By Sydney Callis
Leader’s Training Course
Like John McLane in “Die Hard,” Delta Company Cadets arrived Friday prepared to face and conquer any challenges put before them during their 29 days at the Leader’s Training Course. The company’s motto, “Yippee Ki-Yay, Delta,” reverberated through the bus transporting Cadets to Fort Knox Friday as they waited to exit and meet their drill sergeants.
For some Cadets, after months of training and preparation, they’re ready to begin and tackle all the course has to offer.
“I’m looking forward to seeing how I can compare and compete,” said Cadet Nick Bigogno of Lindenwood University in Missouri. “I’m ready for things to start going.”
Cadet Ching-Maou Wei of University of Hawaii at Manoa juggled his LTC preparation with a full-time job at a local five-star hotel, his studies in marine biology and training with his university’s ROTC department.
“I’ve been to PT with only two hours of sleep and done OK, but you’ve got to do what you’ve got to do,” Wei said. “Everybody is here to learn. It’ll be a learning experience as we go along.”
Wei isn’t alone in his intensified preparation for the course. Bigogno, who was an athlete during his years as an undergraduate at Southern Illinois University-Edwardsville, said he used that training as a foundation for his physical fitness.
“I was on a soccer scholarship for my undergrad, so I’ve been running and doing weights, trying to stay fit,” Bigogno said.
Even if Cadets didn’t know exactly what to expect from this summer’s course, they still intensified workouts to prepare and improve their physical fitness.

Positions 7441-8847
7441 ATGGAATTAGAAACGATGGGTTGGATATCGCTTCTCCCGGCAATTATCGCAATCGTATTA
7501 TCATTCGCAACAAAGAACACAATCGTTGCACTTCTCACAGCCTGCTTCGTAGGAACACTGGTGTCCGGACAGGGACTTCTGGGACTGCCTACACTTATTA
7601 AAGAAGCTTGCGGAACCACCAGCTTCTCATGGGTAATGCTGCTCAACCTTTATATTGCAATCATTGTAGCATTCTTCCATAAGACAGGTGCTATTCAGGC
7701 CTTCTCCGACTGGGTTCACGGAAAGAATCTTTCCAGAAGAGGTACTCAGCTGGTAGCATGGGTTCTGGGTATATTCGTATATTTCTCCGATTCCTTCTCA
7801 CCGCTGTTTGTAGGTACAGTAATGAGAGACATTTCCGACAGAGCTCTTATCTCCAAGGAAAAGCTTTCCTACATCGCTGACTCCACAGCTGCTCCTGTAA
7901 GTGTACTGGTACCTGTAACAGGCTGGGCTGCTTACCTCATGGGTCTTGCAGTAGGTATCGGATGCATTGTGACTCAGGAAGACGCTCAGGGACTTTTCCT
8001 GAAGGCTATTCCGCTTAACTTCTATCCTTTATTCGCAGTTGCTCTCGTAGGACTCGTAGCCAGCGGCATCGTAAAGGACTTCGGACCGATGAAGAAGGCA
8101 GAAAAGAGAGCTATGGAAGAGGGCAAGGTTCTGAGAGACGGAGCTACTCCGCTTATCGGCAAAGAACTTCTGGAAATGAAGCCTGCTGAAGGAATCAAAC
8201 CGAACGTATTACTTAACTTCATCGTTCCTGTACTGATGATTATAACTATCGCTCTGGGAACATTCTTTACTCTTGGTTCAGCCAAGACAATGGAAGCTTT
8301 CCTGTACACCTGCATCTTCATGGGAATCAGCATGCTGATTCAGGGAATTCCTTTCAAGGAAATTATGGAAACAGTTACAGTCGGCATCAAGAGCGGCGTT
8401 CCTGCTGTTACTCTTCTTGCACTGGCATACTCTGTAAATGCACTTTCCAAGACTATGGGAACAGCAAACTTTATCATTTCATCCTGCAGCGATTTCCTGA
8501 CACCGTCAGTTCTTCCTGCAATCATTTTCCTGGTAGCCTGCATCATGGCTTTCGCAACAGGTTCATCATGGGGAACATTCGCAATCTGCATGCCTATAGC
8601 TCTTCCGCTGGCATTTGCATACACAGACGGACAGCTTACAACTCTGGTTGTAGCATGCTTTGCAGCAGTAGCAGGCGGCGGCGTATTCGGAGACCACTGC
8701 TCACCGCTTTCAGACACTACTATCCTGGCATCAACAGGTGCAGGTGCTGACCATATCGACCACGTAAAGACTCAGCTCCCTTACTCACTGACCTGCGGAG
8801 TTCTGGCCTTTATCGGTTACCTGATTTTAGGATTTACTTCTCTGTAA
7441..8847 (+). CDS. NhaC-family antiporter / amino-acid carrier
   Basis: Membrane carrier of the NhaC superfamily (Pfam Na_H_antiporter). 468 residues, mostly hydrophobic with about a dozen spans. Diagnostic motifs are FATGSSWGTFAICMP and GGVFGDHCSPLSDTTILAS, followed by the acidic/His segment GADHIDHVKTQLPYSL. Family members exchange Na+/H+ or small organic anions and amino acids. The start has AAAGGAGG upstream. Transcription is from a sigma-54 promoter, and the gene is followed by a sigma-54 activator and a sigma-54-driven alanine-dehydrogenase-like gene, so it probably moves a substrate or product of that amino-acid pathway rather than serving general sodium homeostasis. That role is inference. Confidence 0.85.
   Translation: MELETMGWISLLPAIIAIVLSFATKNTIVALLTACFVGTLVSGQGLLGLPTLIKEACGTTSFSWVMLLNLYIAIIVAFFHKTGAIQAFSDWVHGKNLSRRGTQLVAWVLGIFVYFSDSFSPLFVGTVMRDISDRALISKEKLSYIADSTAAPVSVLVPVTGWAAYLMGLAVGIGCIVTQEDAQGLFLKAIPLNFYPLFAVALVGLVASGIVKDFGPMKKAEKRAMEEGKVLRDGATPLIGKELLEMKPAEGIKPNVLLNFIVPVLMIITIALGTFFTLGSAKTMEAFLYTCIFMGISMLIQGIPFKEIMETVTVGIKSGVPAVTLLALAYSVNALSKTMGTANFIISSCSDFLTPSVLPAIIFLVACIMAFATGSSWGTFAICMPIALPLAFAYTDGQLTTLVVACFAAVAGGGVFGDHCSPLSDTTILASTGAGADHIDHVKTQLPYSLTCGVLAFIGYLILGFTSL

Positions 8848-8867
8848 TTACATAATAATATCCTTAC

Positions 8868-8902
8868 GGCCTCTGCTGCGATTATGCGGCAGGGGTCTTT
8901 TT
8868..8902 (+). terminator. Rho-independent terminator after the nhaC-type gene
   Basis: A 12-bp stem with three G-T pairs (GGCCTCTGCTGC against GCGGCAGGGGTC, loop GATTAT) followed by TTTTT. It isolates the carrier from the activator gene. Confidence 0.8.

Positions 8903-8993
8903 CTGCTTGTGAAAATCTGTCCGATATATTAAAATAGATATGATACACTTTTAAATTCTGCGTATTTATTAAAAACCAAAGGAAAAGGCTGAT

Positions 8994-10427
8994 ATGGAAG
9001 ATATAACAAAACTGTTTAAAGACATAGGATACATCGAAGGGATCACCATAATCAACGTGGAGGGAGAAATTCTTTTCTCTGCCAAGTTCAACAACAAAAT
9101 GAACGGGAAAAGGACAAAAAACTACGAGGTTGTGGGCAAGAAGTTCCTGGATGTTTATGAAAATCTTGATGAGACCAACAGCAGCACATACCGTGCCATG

“I’ve been working out every day, a lot of running and weight-lifting, since I decided to come, and I decided to come back in March,” said Cadet Meghan Guerrera of Temple University in Pennsylvania. “I haven’t done anything like this before.”
The opportunity to try new activities and learn about the Army motivated Guerrera’s decision to participate in this summer’s LTC.
“It was curiosity driven,” Guerrera said. “I’m excited about the obstacle courses, swimming and for anything that I’m going to learn.”
The next 29 days offer Cadets, like Guerrera, the chance to learn a lot, from the Army values to rappelling and land navigation. They also are able to experience the Army way of life and use their time here as a way to decide if they want to pursue a career in one of the Army’s many branches.
“It’s a possible career path,” Wei said. “I like to keep my options open. I’d like to do something with communications, intel or something along those lines in the Army. I was thinking something with my major, which is marine biology, but I don’t know what’s there for it in the Army.”
Although Wei is uncertain about his future career path with the Army, he’s ready to put his training, which included morning and evening PT sessions, basic rifle marksmanship classes and land navigation classes, to work and to take on the challenges LTC has to offer.
“You want to finish, and you want to finish well,” Wei said. “It’s going to be a whole new experience. I’ve done training, PT, CrossFit, all that, but I’ve heard it’s going to be different. It should be fun.”